Kagame critic 'not guilty' of inciting insurrection

Court rules Rwigara's criticism of the government was an exercise of freedom of expression

Court rules Rwigara's criticism of the government was an exercise of freedom of expression

Diane Rwigara, a critic of veteran Rwandan President Paul Kagame, was acquitted by Rwanda's high court on Thursday of charges that included inciting insurrection and forging of documents.

Diane Rwigara and her mother Adeline hugged supporters as cheers broke out in the packed courtroom in the capital Kigali while the verdict was read out.

But it is also hard to ignore the fact that there was global pressure, including from the US Congress, to drop charges against her - not that Rwandan authorities are in the habit of listening to external voices. A three-judge panel described the charges as "baseless".

Ms Rwigara, 37, was arrested in September 2017 after her attempt to run in Rwanda's July presidential election was denied on grounds she had allegedly forged signatures of supporters for her bid.

The court ruled that Diane Rwigara did not incite violence and was only exercising her freedom of speech when she criticised the presidency in her press conferences during her stint as presidential candidate hopeful.

Rwigara later was disqualified from running, with the government saying she lacked enough supporting signatures and had forged some of them.

The court ruled Adeline was merely exercising her right to freedom of speech in a private manner.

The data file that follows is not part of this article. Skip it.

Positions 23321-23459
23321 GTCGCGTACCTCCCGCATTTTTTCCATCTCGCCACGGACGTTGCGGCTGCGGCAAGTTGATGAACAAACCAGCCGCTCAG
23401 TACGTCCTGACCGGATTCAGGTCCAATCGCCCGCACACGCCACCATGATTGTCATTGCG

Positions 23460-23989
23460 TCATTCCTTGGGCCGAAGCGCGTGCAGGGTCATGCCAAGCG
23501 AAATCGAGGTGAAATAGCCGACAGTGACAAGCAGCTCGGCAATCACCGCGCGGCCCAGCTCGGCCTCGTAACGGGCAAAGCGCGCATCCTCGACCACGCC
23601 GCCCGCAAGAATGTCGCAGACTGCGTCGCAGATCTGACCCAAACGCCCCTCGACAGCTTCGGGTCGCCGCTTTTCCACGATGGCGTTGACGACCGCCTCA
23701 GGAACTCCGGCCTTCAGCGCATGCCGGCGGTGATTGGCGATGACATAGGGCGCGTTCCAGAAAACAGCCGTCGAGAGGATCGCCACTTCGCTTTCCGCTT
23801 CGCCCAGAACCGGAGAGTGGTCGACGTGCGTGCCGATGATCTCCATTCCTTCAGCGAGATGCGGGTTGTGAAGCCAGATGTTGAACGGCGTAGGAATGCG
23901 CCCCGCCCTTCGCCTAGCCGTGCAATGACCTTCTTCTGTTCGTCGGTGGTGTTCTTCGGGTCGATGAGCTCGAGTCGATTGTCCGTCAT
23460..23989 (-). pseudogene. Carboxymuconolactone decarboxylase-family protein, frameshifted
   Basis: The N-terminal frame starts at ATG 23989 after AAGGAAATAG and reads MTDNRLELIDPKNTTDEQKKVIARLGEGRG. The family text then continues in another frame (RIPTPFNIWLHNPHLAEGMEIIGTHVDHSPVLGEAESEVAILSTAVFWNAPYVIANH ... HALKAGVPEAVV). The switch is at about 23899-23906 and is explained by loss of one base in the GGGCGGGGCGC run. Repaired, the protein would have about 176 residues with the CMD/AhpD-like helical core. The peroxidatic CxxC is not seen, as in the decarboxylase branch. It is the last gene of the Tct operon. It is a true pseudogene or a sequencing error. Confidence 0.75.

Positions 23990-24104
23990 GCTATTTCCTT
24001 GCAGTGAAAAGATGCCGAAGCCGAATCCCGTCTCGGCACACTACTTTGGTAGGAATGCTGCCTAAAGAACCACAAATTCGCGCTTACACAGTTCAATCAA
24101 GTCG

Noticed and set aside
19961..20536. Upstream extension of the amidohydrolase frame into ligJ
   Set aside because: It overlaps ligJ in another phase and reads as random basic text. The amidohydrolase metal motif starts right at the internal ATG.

Ingabire leads an unregistered opposition party, the FDU-Inkigi, and she was freed along with several other prisoners, including singer Kizito Mihigo, convicted and jailed in 2015 for plotting to kill Kagame.

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Opposition leader Victoire Ingabire was released from prison this year having served time for "conspiracy against the country through terrorism and war" and "genocide denial".

Since her arrest, Ms Rwigara's family have been subject to interrogations and their family assets forcibly auctioned. She was blocked from competing, arrested, tried and jailed for six years.

"Diane and Adeline Rwigara should never have faced charges for expressing their views".

Amnesty International welcomed the court's decision. "While we welcome their discharge and acquittal, we are concerned that the right to freedom of expression remains under attack in Rwanda", the rights group said in a statement.

"We call on the Rwandan authorities to build on this judgment and work towards developing greater tolerance and acceptance of alternative and critical views". "The judgement must be a first step in reversing the ongoing trend of repression in Rwanda".

Kagame has won worldwide praise for presiding over a peaceful and rapid economic recovery in Rwanda since the genocide that killed an estimated 800,000 Tutsis and moderate Hutus.

He became president in 2000, a post he might hold until 2034 thanks to a constitutional amendment made three years ago. She was not allowed to run and Kagame won a third term with 99% of the vote in the August 2017 elections.

Paul Kagame, the country's towering, beanpole-like president, has been widely praised for his role in providing stability and economic growth after Rwanda's catastrophic genocide in 1994.

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